China’s Long March 5B rocket is expected to enter the global atmosphere. “Around May 8,” according to a statement by Defense Department spokesman Mike Howard, the US Space Command was tracking the rocket’s trajectory.
“I don’t think people should take this precaution. The risk of damaging or hitting someone is pretty low – not a little, it could happen – but the risk of hitting you is very, very unlikely.” believe So I don’t lose a second of sleep based on a personal threat, ”he said.
“There are a lot bigger things to worry about.”
McDowell explains that determining where the debris can be headed is almost impossible now due to the speed at which the rocket is traveling – even with a small change in the situation drastically changed the trajectory.
“We expect it to be back in between May 8 and 10, and during those two days there will be 30 rounds of the world. This is traveling at 18,000 mph. When guessing when it lands, you’re 18,000 miles to say where. “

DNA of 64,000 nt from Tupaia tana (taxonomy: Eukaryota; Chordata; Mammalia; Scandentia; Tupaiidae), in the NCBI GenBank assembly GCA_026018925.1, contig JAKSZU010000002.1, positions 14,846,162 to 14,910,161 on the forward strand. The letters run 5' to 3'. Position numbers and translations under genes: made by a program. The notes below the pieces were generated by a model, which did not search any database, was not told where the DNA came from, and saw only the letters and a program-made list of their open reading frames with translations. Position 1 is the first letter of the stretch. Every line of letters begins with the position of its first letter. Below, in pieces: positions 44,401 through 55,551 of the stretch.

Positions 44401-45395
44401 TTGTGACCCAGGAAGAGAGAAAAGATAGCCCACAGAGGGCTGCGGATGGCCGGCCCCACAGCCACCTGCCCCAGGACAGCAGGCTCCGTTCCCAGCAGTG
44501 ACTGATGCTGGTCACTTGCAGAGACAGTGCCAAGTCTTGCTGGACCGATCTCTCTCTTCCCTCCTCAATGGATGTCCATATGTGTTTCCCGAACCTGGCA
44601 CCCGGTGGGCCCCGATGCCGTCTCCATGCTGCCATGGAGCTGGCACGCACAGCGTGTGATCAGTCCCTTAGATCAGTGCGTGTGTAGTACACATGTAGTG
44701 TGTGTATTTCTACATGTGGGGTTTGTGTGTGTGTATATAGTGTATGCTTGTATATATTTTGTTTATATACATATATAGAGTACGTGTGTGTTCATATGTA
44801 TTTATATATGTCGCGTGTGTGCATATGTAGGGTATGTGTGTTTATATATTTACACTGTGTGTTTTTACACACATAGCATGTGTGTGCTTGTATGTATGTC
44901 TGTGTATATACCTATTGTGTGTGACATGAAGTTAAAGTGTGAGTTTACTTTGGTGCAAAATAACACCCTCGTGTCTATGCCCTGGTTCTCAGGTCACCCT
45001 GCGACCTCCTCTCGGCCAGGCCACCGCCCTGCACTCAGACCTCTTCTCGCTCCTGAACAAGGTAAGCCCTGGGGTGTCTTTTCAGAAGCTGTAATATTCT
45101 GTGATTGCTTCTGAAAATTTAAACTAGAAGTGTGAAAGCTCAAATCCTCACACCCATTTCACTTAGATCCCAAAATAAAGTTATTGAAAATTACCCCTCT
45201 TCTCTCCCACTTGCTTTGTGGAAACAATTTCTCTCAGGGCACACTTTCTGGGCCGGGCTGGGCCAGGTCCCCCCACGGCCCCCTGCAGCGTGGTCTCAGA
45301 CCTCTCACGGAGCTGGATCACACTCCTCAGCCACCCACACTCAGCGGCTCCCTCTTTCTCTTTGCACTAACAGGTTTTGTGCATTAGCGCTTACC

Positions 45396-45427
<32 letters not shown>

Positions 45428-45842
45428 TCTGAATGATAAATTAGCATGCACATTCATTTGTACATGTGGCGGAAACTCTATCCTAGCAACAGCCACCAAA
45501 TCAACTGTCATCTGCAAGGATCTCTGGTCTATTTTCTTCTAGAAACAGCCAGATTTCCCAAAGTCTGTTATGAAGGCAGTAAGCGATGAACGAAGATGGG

So you shouldn’t trust anyone who tells you ‘Oh yeah, I heard it came down to this particular place,’ added McDowell. “Don’t believe them for at least a few hours before coming back, because we won’t know in advance.”
Still, the ocean is still the safest bet for debris to land, he said, simply because it occupies most of the Earth’s surface.
“If you want to bet that something is going anywhere on the planet, you should bet on the Pacific, because the Pacific is a large part of the world.
Concerns about space debris arose after China launched the first module of the planned space station on Thursday morning from the Wenchang launch point in southern Hainan, according to the China National Space Administration.
CNN’s Katie Hunt contributed to this report.